October 19th, 2015 – Dery calls a client.
Dery works on our Constant Client Contact team (CCC), responsible for keeping up communications between students and clients. He asks her if she has any other questions or concerns. She says ‘yes’ and that she’s worried about her loan.
They talk for thirteen minutes. He recommends she see me, the program director, to clarify about the loans. She agrees and then Dery hangs up the phone.
He has done his job and done it well.
November 4th – I go to see the client.
I work in El Progreso, a small town in Honduras. I travel to her community and hike down to her home. I ask permission to enter from the fence. The client appears in the door and invites me inside. I duck a low hanging palm and make my way in.
She is concerned about her principal amount. There are a number of late payments on her $200 loan and she knows it. She’s worried that if she wants another La Ceiba loan, it will have to be less. I tell her that is true, but I have calculated how late she is and have a suggestion; I recommend that she try to pay off the loan before November 27th.
If she does that, I say, we can keep her at the desired amount of $200. We talk for 20 minutes. I thank her and take my leave.
I have done my job, or so I think.
November 26th – The client pays off her loan.
My heart sinks a little and I gulp. To remain at $200 she needs 60 or below. Her number reads 64.
I sit with my notes on my lap, trying to look more official than I feel.
I offer her the lower amount and watch a mixture of surprise and anger come over her face. I try to explain my mistake, own it, and ask for her forgiveness. She has more questions and then points in the direction of her small convenience store and says:
“We work with other lenders. When they promise my husband an amount, they give him that amount. You told me to pay it all this month. You were wrong and you didn’t do your job.”
She turns down $175 and asks me to leave.
I want to point out that I hadn’t promised anything. I want to remind her she was late on her payments. Excuses bubble up from some place that wants to shield me from criticism, yet I know she is right and the excuses, baseless. I keep my mouth shut and go.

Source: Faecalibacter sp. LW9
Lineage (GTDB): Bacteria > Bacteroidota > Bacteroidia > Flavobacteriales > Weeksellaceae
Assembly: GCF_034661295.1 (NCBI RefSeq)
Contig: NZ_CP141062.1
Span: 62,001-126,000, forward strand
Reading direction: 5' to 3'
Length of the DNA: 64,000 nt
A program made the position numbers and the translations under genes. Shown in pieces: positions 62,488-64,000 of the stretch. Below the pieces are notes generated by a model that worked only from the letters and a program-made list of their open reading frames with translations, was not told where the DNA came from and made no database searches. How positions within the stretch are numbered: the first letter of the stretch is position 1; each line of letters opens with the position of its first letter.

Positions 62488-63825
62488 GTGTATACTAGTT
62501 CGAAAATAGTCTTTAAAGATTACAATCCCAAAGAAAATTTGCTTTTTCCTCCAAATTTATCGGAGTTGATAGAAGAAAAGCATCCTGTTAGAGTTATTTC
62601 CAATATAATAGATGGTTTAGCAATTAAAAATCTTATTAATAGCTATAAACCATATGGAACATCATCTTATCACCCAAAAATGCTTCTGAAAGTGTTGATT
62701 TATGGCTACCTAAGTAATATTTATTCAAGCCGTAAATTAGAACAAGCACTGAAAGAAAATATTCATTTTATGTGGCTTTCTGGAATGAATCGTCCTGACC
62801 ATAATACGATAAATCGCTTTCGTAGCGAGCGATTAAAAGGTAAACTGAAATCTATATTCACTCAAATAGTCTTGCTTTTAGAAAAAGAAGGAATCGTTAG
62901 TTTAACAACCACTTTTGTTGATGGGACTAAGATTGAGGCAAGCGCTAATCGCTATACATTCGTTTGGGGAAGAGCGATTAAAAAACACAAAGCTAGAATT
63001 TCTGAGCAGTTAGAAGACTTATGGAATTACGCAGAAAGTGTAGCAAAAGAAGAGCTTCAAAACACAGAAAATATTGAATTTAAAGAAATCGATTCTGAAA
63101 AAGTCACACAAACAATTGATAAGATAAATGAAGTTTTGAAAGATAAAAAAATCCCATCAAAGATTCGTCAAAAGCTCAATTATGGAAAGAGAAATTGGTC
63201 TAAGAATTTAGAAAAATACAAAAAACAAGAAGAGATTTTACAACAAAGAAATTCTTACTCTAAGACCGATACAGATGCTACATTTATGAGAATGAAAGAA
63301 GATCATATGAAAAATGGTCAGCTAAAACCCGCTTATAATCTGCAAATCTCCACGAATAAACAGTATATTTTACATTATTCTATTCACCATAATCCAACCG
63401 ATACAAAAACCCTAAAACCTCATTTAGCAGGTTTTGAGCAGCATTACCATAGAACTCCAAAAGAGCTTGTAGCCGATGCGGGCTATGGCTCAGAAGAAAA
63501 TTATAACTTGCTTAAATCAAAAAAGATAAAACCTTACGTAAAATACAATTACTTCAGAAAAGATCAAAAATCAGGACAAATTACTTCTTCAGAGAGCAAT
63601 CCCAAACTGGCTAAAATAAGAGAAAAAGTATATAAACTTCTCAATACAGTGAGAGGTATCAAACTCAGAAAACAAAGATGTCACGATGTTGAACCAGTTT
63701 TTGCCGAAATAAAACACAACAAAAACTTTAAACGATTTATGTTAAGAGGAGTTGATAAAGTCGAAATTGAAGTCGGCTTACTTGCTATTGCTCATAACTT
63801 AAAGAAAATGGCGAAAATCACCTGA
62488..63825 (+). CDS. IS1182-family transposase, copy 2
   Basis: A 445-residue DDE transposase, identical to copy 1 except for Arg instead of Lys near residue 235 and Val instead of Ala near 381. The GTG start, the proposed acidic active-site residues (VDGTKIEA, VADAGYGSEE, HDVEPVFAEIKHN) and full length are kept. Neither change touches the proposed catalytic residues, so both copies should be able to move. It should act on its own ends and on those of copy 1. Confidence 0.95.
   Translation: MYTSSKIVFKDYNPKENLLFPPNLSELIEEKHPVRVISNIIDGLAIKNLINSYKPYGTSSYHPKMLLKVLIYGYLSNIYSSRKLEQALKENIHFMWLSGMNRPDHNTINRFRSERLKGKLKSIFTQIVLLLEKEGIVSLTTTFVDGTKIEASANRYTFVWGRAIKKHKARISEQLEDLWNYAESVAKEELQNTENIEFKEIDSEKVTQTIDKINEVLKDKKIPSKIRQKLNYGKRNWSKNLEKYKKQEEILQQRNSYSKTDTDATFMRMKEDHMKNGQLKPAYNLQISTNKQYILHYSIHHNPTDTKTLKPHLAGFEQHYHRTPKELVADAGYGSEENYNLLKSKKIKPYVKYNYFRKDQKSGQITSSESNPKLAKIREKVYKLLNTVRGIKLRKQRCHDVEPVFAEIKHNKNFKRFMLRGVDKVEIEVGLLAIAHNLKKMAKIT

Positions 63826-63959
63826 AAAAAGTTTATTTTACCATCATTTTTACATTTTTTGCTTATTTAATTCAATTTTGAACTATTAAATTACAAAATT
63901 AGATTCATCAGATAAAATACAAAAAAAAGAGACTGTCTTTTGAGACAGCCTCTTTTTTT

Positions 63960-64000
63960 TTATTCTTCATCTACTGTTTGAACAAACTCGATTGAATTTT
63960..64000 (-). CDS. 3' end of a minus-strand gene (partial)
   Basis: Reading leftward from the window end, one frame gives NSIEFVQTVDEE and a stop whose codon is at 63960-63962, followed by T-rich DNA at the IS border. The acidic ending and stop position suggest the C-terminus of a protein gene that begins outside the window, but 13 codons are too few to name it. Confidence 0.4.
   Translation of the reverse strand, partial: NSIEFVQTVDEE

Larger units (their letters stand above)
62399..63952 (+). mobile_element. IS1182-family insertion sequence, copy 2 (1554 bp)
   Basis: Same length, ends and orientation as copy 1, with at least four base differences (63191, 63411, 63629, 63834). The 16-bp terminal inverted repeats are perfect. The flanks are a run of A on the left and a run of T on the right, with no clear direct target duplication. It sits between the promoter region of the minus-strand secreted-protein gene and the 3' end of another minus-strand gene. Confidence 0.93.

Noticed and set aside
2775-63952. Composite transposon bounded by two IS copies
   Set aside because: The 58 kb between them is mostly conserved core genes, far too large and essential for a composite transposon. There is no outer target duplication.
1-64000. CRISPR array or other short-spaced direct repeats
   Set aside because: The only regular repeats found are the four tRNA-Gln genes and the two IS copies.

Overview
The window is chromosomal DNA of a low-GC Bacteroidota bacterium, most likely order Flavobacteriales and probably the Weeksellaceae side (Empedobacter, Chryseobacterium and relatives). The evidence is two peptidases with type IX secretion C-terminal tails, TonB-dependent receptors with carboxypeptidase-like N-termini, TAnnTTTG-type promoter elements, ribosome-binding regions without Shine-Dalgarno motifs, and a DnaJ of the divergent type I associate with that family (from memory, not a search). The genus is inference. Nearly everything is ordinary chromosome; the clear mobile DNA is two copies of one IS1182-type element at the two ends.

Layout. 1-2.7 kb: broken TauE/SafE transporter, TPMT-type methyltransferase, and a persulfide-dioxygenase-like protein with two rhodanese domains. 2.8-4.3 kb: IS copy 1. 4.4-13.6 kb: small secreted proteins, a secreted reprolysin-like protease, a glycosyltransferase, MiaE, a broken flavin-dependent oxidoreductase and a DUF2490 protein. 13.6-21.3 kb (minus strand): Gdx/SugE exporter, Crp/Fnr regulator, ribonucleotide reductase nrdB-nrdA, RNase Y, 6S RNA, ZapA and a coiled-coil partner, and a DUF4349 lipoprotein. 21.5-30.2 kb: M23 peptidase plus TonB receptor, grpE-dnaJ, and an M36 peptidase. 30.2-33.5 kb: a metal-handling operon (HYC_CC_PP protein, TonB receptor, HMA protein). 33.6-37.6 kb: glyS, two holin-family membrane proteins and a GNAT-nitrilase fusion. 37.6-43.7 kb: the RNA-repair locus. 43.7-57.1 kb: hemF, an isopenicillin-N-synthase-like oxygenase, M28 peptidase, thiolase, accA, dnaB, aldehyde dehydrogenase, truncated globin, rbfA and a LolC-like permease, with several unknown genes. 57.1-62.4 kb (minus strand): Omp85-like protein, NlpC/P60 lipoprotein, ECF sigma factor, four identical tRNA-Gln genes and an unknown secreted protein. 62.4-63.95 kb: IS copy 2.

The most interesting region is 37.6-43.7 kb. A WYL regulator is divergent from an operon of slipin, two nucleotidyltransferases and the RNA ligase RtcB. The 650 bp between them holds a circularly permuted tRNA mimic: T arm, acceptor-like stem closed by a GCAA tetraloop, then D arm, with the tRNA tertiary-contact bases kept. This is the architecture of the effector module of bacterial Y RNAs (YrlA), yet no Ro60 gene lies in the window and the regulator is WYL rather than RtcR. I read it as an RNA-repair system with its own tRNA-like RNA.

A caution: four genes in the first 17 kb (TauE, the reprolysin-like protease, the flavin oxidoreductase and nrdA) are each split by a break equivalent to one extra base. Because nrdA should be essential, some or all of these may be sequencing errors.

I recount this tale to a number of people during the following week. At least she had the power to accuse me, I tell myself, trying to find a silver-lining. Nonetheless, it is clear that my job is to make sure clients understand as much as possible. With her, I have failed to do so. Some suggest sticking to the numbers means I’m punishing her for my mistake. Should I offer her $200 anyway?
November 30th – I get a call.
“I accept your $175 offer,” she says, “bring it to me on December 10th.”
December 7th – I visit her to clarify the terms of the loan.
I tell her I’m thankful for her time and her cooperation. I tell her La Ceiba is thankful to have worked with her for so long (4 years), and because of this I’d like to make her the original offer of $200.
She nods, but before accepting, she explains her frustration: not only are the holidays approaching, when money is tight, but she also put in a lot of effort to pay us back in the time span I gave her. To do so, she had to borrow $20 from her store, $20 from her husband, and $10 from her daughter. It wasn’t easy, she says. That was why she was so angry that day.
She accepts the offer and I make a joke. We laugh together and the tension is broken.
December 10th – We deliver the loan. Things are good and we continue working.
The reader should take from this story what they will (I’m certainly still learning lessons from it) but at least take away this: lending isn’t infallible. Our work isn’t perfect. We learn from each other like we work out a riddle. The answer is always as satisfying after the frustration of figuring it out.
At least we did it together; staff to client – client to staff.